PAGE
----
The government is set to conduct pilot studies on the use of rapid antigen testing for local travelers in the country.
The Inter-Agency Task Force for the Management of Infectious Diseases (IATF) has approved the recommendation of the Department of Health-technical advisory group on the pilot use of antigen testing to screen people traveling to one place to another.
A rapid antigen test is another form of diagnostic test that looks for viral proteins from samples collected through a nasal swab. Test results are validated in the laboratory.
In Resolution No. 72, the IATF allowed authorities to “commence pilot studies on the use of Rapid Antigen Testing (Ag-RDTs) for border screening and serial testing in high-risk to low-risk interzonal travel considering cross-border differences in quarantine status and prevalence level of transmission.” The pilot study will also be implemented in the specialized programs of the tourism department.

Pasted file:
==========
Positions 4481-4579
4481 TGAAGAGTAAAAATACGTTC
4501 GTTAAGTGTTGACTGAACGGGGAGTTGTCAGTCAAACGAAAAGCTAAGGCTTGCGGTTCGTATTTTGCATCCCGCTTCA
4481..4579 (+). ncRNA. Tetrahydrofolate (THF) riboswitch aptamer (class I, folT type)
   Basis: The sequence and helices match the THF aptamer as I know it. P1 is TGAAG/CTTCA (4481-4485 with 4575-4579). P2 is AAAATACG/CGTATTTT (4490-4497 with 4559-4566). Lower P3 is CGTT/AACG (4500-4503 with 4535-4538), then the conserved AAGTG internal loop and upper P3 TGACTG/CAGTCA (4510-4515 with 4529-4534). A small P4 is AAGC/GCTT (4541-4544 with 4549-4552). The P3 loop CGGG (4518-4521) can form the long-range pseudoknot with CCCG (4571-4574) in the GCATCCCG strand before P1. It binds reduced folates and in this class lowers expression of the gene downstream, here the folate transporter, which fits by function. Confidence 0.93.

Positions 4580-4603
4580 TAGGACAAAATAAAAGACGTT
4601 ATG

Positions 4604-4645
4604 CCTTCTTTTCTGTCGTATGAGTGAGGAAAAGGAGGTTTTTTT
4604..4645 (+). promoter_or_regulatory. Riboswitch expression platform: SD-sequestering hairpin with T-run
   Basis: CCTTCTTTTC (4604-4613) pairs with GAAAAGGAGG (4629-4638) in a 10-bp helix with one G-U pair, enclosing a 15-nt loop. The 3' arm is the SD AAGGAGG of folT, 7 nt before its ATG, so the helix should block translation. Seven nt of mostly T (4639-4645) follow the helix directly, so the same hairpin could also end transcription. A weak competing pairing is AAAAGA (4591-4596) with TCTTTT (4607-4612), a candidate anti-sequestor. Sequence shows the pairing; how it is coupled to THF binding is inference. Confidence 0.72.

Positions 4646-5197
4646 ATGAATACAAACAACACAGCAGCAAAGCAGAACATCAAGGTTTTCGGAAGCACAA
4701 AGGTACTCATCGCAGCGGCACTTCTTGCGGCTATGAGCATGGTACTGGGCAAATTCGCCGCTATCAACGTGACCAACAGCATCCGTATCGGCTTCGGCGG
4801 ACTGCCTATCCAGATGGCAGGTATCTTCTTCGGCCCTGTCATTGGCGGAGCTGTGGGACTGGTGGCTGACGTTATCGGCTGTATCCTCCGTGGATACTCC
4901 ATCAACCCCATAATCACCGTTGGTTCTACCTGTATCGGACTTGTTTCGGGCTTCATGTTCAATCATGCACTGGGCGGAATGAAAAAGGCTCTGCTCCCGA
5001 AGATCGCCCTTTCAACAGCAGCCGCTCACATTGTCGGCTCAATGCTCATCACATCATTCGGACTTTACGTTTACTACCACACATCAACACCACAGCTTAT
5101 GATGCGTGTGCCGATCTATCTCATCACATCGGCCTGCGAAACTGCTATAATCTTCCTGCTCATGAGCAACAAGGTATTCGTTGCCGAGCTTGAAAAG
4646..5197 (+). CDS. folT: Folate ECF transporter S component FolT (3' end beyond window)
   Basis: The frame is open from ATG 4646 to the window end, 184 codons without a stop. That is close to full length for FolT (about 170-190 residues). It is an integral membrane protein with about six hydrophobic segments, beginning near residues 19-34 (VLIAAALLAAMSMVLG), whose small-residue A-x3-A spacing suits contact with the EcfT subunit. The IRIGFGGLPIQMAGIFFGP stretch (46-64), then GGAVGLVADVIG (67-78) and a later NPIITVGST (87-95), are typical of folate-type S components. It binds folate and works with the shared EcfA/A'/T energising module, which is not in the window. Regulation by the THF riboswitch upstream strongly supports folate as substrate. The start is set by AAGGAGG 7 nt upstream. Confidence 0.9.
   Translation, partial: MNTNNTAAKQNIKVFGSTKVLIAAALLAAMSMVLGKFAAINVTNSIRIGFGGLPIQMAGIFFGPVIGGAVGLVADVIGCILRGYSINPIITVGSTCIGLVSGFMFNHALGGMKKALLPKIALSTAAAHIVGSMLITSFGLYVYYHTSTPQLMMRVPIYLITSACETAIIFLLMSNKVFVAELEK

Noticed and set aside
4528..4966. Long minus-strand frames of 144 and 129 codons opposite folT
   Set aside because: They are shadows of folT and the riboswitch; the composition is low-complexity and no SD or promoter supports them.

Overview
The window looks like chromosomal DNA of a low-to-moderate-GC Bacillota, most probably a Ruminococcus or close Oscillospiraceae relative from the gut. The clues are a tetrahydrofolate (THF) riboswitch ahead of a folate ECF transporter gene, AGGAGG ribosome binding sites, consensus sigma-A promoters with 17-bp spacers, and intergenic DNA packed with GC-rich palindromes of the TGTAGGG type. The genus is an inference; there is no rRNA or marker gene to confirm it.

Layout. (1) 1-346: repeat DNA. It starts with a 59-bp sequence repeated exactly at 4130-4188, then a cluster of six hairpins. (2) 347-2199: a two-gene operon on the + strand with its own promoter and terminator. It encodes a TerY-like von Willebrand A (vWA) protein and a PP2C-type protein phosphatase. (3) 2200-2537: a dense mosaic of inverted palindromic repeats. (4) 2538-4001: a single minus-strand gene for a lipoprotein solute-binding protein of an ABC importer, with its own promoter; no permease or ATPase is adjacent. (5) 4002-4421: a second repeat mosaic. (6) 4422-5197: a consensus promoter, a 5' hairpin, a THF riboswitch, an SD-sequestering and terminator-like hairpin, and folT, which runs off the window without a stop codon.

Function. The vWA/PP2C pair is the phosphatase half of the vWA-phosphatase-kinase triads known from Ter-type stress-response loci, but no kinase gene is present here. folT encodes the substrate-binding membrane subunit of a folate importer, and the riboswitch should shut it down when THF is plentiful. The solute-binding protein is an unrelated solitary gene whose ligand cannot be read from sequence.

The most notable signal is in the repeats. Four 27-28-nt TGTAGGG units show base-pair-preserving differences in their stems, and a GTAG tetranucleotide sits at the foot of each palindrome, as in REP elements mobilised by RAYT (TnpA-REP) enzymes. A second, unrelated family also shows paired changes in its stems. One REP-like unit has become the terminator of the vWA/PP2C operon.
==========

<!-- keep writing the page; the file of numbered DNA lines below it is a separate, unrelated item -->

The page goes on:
The initial antigen testing will be pursued in coordination with the Department of Tourism and Department of Interior and Local Government and with the assistance of the World Health Organization.
Last week, the IATF provisionally adopted the antigen screening protocol for domestic air travelers as recommended by the the Department of Transportation. The health department has been directed to incorporate the use of antigen testing for all domestic travel.
The task force earlier approved the use of antigen test as a substitute for reverse transcription-polymerase chain reaction (RT-PCR) test as a pre-boarding requirement for asymptomatic domestic tourists before departure and travel to tourism destinations. PCR testing, that involves detecting the virus’ genetic material from a swab sample, remains the gold standard for confirmatory testing.